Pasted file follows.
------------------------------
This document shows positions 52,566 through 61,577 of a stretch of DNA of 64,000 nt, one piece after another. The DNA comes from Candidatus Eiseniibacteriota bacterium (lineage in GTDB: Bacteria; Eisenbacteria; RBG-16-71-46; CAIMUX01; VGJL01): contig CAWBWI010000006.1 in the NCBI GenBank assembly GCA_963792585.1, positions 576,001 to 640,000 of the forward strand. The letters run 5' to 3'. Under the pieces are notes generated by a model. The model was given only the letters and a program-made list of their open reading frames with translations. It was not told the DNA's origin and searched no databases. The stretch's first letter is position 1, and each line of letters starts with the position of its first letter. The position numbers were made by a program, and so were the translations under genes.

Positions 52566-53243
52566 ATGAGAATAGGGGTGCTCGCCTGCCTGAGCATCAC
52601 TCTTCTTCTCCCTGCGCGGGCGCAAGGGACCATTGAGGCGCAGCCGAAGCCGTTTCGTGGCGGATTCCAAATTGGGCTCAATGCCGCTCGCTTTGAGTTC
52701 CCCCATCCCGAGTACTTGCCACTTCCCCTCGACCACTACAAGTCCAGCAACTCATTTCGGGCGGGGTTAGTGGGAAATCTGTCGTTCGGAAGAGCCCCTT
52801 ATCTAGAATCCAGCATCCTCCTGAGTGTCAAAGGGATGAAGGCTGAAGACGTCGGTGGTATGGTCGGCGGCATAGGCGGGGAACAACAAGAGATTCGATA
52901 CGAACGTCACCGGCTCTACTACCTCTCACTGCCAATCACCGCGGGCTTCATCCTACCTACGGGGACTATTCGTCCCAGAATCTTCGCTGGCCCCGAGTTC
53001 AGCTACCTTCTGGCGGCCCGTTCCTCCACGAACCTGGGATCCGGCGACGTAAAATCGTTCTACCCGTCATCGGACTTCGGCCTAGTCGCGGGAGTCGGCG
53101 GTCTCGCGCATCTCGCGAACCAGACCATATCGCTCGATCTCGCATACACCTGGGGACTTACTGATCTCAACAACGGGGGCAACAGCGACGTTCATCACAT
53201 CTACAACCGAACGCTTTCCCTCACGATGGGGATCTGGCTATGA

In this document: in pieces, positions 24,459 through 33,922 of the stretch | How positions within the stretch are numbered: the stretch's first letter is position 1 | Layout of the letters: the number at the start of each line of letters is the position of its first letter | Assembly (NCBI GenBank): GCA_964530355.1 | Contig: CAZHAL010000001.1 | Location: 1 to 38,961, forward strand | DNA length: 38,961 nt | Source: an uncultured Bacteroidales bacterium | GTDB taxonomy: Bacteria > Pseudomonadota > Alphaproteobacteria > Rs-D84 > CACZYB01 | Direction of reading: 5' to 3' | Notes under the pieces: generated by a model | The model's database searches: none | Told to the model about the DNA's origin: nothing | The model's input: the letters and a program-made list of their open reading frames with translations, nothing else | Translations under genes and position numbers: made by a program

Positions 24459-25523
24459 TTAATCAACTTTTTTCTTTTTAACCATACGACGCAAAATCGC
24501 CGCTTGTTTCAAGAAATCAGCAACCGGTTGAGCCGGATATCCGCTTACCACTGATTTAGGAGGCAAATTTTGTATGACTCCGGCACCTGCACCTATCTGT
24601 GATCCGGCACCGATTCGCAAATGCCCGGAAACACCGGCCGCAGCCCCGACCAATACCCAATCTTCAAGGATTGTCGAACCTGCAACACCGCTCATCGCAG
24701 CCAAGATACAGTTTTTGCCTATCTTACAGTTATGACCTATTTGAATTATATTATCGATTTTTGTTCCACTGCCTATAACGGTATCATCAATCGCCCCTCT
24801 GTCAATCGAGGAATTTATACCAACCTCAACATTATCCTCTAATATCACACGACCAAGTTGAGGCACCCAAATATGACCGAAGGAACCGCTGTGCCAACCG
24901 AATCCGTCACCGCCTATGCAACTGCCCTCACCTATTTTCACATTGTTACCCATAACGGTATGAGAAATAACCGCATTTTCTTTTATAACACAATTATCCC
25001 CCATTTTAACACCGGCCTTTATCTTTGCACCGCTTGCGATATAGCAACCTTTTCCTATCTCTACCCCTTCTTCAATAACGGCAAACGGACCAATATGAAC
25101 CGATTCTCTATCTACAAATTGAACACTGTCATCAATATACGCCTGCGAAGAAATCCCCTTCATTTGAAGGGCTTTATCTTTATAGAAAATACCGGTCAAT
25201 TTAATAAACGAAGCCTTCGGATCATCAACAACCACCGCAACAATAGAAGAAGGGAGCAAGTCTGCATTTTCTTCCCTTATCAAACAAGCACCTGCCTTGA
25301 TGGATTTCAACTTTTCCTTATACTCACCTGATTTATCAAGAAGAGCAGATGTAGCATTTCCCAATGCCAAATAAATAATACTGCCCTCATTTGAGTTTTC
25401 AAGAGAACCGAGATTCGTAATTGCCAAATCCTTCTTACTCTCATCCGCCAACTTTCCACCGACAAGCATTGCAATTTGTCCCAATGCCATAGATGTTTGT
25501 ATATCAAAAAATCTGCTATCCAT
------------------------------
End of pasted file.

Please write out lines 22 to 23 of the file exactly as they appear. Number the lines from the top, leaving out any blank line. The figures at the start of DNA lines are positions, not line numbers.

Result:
25301 TGGATTTCAACTTTTCCTTATACTCACCTGATTTATCAAGAAGAGCAGATGTAGCATTTCCCAATGCCAAATAAATAATACTGCCCTCATTTGAGTTTTC
25401 AAGAGAACCGAGATTCGTAATTGCCAAATCCTTCTTACTCTCATCCGCCAACTTTCCACCGACAAGCATTGCAATTTGTCCCAATGCCATAGATGTTTGT